But the champs held the ball for long stretches of time the rest of the way to seal the win.

There were several heroes for Hamilton in the final - three goals and three assists from Briscoe, and five goals from junior attack Liz Rave - but it was goaltender Kate Fowler that was large in the win.

Middlebury, with any luck at all, could have won this game.

The Panthers held a 30-22 shot advantage, held possession for long periods of time, putting the pressure on Hamilton defenders Lauren Sokol, Catie Gibbons, Liz Benjamin and Sarah Bray. But, Fowler was a rock, turning aside 17 shots, many coming from just outside her crease.

"I was in the zone, and the defense in front of me was outstanding once again," said Fowler. "It was fun playing against these very good NESCAC teams. This is tough competition up here, and we feel fortunate to be able to defend our title."

"We knew coming in that Middlebury was going to get some looks because that's the name of the game, but Fowler was so tough today, and her defense always gave her good looks," said Kloidt. "It may be cliché, but we played as a team today, and we controlled their looks well enough to come out on top."

The quarterback for Hamilton was Briscoe, who sported black paint around her eyes, giving her an intimidating look. She took all of her team's draws, and finished with a 15-9 draw-control advantage.

Offensively, she possessed the ball and ran the Continental plays to perfection to finish with three assists. Rave was solid in finishing plays, using her speed to slip through the Middlebury defense and her shot to beat Panthers netminder Blair Bowie (six saves) five times.

Sporting about 10 bruises on each of her arms from slashes on her way to the goal, Rave also dished out an assist.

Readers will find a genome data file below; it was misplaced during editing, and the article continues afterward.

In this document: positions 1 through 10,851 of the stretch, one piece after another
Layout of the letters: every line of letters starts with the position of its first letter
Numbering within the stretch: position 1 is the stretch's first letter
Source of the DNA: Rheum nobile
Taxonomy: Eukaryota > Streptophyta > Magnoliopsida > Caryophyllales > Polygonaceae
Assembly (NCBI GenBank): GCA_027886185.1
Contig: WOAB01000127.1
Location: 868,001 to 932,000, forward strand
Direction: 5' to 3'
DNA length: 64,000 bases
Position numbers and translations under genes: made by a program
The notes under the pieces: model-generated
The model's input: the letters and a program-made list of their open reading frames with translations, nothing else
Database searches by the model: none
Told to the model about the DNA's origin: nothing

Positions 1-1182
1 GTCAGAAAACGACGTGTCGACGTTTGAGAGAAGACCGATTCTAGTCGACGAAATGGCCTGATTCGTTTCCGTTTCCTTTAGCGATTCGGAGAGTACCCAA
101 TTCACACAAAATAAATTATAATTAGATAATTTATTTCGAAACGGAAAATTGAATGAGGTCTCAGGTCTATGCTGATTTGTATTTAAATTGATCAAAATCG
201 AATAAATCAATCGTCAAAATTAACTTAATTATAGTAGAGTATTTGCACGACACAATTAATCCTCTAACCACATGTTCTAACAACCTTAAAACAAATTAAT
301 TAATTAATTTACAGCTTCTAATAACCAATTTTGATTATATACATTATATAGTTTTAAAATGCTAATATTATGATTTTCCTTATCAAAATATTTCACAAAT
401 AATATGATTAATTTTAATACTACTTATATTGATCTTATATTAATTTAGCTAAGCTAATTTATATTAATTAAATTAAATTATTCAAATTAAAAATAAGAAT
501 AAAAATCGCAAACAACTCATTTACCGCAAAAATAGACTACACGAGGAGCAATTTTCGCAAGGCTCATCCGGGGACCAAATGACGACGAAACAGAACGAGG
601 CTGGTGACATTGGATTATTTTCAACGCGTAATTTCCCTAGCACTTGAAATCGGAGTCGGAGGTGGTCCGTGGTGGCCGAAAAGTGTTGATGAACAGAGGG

"We were able to get some good looks at their net, and when given that, we are a dangerous team," said Rave.

Other goal scorers for Hamilton were Libby Schultz, Audrey Nebergall, Sarah Bray, Anne Graveley and Hilary Saverin, while Middlebury received its offense from Lindsay McBride (four goals, one assist), Chase Delano (four goals), Dana Heritage (one goal, one assist), Sally Ryan (two assists) and Taryn Petrelli (two assists).

Kloidt feels her team is prepared to defend its national title, despite a trying season where every mistake was magnified and celebrated by Hamilton's opponents.

"Being the defending champ is difficult because everything we do wrong seems to be a morale victory for our opponent, whether it's losing a ball, or not scoring on a shot," said Kloidt.

"It has been a crazy year in women's lacrosse, like Colby beating Salisbury, Washington and Lee beating Middlebury. It has been weird. But, I can say that going back to the Final Four is not a novelty for us. We know what we are getting into, the competition we will face, and I'm confident that we will do well again this year."